Easy Server-Side Processing: Telerik Kendo Grid + Linq + IQueryable + NHibernate

Kendo, .NET Core, and NHIbernate


Son, pick the right tool for the problem and be a master of your work.

Walter McClain

My dad’s wise words ring loud as I get older, even when developing software.  At Ronin we believe using a mature framework or component library is preferable over doing it ourselves.  We go on many journeys of Digital Transformation with companies where one of our specialties is identifying existing line-of-business applications that are candidates for a complete born-in-the-cloud rewrite;  allowing us to leverage all the power and features of Azure.  

During these travels we notice common development patterns.  We perfect them.  We teach our Ronins and customers.  One interesting pattern that has become one of our favorites is the use of Kendo Grid for Angular with NHibernate Linq provider and IQueryable.


One common problem we encounter when rewriting line-of-business applications for clients is displaying tabular data to the end user.  Our clients are large.  Most have been in existence for over 20+ years.  They are in healthcare where regulations require them to retain data for long durations.  This translates to data stores containing many, many millions of records.  

The issue arises not in the data but in the development approach.  Developers are lazy and when developing UI/UX that displays data they read it all into memory and allow a component to handle sorting, filtering and paging on the client-side.  While this is fine for small datasets, performance issues occur for the user when you have record counts of over a 1000.


I assume that if you get this far you understand what Kendo Grid, IQueryable and NHibernate are.  Many articles and blog posts have been made about them containing deep detail and you can just google them.  

As I mentioned above we like mature frameworks and component libraries.  Kendo and specifically Kendo Grid for Angular is one of our favorite to use.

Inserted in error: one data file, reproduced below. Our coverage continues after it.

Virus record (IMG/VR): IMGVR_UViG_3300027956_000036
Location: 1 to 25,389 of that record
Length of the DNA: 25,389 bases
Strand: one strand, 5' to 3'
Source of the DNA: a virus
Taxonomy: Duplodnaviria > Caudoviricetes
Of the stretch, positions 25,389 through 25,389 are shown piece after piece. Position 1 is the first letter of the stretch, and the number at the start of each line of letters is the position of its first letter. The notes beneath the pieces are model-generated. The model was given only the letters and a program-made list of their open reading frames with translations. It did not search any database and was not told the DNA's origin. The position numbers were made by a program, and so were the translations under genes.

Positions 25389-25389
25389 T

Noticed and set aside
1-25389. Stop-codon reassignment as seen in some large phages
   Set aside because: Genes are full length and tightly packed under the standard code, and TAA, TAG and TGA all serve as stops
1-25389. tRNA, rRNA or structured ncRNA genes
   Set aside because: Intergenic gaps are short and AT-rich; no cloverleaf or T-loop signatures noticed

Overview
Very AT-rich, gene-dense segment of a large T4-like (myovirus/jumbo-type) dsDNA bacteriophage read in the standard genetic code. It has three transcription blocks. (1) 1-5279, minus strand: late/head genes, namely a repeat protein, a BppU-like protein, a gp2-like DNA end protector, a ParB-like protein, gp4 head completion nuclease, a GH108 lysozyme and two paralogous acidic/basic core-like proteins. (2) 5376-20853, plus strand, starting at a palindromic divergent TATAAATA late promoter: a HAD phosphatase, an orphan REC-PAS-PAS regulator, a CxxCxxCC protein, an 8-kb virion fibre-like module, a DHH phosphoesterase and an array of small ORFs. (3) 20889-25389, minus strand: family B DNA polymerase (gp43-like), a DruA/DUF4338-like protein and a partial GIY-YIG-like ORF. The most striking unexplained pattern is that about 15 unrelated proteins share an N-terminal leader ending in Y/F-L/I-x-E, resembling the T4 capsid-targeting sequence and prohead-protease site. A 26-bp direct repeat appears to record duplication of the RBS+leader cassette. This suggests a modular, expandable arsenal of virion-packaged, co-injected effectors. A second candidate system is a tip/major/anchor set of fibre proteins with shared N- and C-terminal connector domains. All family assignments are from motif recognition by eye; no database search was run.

Drag a column header and drop it here to group by that column

On the server-side in your .NET Core API project just grab the Telerik NuGet Kendo.DynamicLinqCore when developing your controller.  This contains the IQueryable extensions that make doing server-side processing amazingly simple and elegant.

PS> Install-Package Kendo.DynamicLinqCore

Example – Web API Controller

using Kendo.DynamicLinqCore;

public IActionResult Contacts([FromBody] DataSourceRequest requestModel)
        return _dbSession.Query<Contact>()                  
               .Select(c => new ContactViewModel // Not required but this shows how to do projection into a view model
                   ContactId = c.ContactId,
                   CompanyName = c.CompanyName,
                   ContactName = c.ContactName,
                   City = c.City,
                   ContactTitle = c.ContactTitle
               .ToDataSourceResult(requestModel.Take, requestModel.Skip, requestModel.Sort, requestModel.Filter, requestModel.Aggregate, requestModel.Group);

At first glance you may be wondering, would this not first read all the data in from the database and then do the filtering, sorting, paging, etc in memory?  Yeah that’s what I thought too, but it doesn’t and I have done SQL tracing to see it in action.  The library is using Dynamic Linq to create Linq queries based on the request that it is given.  NHibernate’s Linq provider then translates this into a proper SQL query. 

Example – Angular/TypeScript

On the client-side in your Angular Component implement the onStateChang(state: State) method and then in the Kendo Grid Component in your HTML template, set this method as the dataStateChange event handler.

Then in your method you get handed the new grid state which represents the client-side version of the DataSourceRequest object.  Now you will take this and pass it to the service that will then POST it up to your API controller.

public onStateChange(state: State) {
	this.gridState = state;


And your service load code will look something similar to the following.

load(newGridState?: State): Observable<GridDataResult> {
    return this.http.post<GridDataResult>(`${this.baseUrl}/search`, newGridState).pipe(
      catchError(this.handleError('load contacts failed’, null))

Finally, this approach works great for about 75-80% of the needs for display large amounts of data.  It will break down when you have very complex search needs across complicated data models.  In those cases, you can still use the DataSourceRequest to get all the grid state information you need.  With that information you can then construct your own NHibernate QueryOver queries.  Again, like dad says… pick the right tool for the right problem.


Byron McClain has been developing software for more than 25 years. He has been an avid Azure enthusiast since 2010. He has been owner and co-founder for many startups in the Nashville area before starting Ronin Consulting with Ryan Kettrey and Charlton Harris.

Contact Us

Give us a call or fill in the form below and we will contact you. We aim to answer all inquiries within 24 hours on business days.